My Story

 

"Our Father, I don't care what type of work I do, I don't care if I go into teaching, into social work, even be unemployed, or stay in business. I just want to do your Will."

 

Tuesday, September 23rd 1975, 10.30 pm.; it was a heartfelt prayer, kneeling at the side of the bed in the hotel room. I didn't expect it to be answered. But it certainly was.

 

Although I had been a Church goer all my life and had part of my education at Catholic schools, I think that my attitude towards Church and God had been merely one of regarding it as an insurance policy. If God were there it was better to do the right thing. If not the disadvantages were only minor and conformed to an ethical code that made some sense.

 

What’s the Point of Being a Christian?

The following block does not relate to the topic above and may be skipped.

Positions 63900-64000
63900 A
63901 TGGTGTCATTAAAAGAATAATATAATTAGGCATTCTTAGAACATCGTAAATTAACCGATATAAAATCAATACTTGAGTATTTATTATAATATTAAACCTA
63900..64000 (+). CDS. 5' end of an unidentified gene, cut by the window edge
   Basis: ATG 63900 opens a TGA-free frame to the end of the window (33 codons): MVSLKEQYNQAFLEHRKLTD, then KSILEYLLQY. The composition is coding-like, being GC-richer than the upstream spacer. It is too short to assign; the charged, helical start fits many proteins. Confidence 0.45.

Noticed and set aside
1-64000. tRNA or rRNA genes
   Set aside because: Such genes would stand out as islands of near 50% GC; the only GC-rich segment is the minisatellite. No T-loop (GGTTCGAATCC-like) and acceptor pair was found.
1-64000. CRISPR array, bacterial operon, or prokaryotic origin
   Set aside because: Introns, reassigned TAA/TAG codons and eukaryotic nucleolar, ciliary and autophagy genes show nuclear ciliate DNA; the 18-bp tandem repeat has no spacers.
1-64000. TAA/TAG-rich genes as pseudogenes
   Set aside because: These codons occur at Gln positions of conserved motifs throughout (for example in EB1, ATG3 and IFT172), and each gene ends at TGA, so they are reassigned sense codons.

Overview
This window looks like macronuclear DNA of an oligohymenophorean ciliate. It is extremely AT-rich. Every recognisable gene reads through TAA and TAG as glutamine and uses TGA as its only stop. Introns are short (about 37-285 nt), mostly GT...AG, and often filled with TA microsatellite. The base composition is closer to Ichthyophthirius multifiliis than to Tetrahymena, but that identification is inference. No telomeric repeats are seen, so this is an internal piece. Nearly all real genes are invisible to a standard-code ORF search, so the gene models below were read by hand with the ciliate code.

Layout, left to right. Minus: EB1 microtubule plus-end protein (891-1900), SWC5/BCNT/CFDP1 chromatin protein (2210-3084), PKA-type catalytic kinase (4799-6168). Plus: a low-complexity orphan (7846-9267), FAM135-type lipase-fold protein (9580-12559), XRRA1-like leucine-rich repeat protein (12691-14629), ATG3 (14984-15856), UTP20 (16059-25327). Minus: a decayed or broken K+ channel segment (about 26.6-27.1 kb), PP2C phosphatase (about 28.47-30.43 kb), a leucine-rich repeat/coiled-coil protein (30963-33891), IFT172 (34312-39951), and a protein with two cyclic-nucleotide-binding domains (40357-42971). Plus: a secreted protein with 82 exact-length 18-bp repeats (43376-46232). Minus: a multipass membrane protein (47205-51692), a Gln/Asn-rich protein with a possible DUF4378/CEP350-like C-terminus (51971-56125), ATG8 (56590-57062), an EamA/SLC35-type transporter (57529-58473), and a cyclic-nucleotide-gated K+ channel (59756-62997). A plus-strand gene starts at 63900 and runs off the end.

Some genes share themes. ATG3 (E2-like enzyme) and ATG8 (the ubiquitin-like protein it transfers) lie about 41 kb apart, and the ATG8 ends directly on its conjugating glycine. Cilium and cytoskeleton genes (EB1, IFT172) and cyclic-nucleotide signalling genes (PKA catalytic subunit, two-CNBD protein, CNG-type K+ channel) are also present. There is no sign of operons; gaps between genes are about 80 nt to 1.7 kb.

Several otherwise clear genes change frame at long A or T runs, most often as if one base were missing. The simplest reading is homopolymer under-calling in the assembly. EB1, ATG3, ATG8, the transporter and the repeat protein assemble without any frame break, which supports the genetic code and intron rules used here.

Besides, I knew many atheists whom I regarded as better people than the Christians in my immediate circle. They were sincere, they worked for the good of others and they were mostly warm and friendly people. What, then, was the point of being a Christian? This unresolved question, I kept putting to the back of my mind. I found that I disagreed with many of the Church's teachings and would argue strongly against them. The only reason I continued to go to Church was on the principle that "if you join a Club and don't like the rules it is better to work to change them than to walk out".

 

But business was my profession, I was manipulative - cunning, I suppose, so that people would do what I wanted. I carried this over to our church affairs, believing that a stable parish is one with ordered finances. As chairman of our church council, I had set up a finance committee with a system of parish visitors to raise money for the church.

 

Crisis

 

Then came a crisis. I had been working away from home during the week as a trouble-shooter for a major industrial group. My red-haired boss, Peter, was hot-tempered and had very strong views about the way projects should be carried out. Since the projects were spread all over the country, he had to rely on other people - like me - to analyse and implement the business solutions.